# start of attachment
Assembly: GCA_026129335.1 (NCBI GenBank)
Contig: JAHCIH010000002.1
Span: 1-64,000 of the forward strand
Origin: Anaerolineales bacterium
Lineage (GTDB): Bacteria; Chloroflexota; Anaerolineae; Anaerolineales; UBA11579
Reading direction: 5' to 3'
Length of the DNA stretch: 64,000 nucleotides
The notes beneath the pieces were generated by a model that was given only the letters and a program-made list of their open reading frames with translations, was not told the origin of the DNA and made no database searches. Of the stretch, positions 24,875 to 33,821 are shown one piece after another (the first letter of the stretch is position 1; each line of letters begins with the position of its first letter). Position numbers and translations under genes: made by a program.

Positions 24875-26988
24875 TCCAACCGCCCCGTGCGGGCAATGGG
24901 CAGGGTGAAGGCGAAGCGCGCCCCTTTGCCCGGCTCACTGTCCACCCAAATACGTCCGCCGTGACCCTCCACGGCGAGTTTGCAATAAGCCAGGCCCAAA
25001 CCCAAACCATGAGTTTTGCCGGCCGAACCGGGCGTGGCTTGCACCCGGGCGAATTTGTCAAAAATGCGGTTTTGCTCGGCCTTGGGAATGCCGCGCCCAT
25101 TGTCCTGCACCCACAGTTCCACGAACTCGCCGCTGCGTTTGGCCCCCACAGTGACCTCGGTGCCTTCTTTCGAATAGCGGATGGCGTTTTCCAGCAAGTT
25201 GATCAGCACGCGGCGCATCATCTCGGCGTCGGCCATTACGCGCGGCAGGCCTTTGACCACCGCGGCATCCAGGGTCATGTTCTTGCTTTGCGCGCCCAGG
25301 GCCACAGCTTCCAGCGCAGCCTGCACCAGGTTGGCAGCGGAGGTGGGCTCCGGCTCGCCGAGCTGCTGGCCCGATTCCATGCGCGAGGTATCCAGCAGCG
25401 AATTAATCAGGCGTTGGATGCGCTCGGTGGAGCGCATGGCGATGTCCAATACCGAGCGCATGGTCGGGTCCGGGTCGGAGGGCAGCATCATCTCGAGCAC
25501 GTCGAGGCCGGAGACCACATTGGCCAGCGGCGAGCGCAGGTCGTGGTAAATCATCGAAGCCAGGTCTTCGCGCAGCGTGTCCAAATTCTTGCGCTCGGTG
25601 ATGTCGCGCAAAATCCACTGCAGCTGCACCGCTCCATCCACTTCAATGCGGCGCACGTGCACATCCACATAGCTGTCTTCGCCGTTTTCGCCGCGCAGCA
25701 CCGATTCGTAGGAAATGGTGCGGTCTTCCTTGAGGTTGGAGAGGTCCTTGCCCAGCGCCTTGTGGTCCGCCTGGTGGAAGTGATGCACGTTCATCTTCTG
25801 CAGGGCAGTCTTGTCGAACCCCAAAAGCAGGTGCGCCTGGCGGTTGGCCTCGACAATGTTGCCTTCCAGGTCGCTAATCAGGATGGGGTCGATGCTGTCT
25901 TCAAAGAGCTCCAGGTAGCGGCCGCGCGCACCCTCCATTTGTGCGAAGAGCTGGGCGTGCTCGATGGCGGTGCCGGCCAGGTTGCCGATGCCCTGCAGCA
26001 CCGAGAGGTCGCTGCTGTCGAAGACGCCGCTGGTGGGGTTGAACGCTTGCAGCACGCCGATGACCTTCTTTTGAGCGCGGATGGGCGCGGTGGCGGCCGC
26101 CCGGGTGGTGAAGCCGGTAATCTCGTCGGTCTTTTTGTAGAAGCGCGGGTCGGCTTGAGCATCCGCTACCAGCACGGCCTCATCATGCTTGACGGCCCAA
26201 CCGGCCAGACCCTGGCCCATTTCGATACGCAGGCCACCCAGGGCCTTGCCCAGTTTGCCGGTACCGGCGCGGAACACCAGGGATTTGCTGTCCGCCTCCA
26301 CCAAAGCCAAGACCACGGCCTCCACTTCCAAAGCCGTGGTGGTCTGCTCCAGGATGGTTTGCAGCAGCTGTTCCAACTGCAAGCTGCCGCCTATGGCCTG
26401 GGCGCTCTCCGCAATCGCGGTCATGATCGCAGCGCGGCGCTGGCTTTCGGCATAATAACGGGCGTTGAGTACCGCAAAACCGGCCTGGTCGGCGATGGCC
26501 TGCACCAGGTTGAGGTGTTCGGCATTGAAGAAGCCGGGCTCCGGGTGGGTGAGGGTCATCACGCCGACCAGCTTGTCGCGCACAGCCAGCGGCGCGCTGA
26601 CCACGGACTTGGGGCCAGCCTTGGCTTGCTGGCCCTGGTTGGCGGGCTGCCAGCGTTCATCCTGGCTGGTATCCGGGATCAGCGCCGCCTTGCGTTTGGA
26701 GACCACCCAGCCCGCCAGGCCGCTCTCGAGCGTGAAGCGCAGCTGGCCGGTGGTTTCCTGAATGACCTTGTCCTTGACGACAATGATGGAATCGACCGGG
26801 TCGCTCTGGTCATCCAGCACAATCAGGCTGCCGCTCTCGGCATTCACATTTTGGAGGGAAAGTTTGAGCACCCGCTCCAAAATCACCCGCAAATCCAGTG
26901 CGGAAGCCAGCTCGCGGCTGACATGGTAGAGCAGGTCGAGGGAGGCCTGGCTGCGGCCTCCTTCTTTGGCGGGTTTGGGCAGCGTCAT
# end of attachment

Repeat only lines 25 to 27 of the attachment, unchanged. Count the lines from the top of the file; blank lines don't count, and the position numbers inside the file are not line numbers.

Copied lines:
26301 CCAAAGCCAAGACCACGGCCTCCACTTCCAAAGCCGTGGTGGTCTGCTCCAGGATGGTTTGCAGCAGCTGTTCCAACTGCAAGCTGCCGCCTATGGCCTG
26401 GGCGCTCTCCGCAATCGCGGTCATGATCGCAGCGCGGCGCTGGCTTTCGGCATAATAACGGGCGTTGAGTACCGCAAAACCGGCCTGGTCGGCGATGGCC
26501 TGCACCAGGTTGAGGTGTTCGGCATTGAAGAAGCCGGGCTCCGGGTGGGTGAGGGTCATCACGCCGACCAGCTTGTCGCGCACAGCCAGCGGCGCGCTGA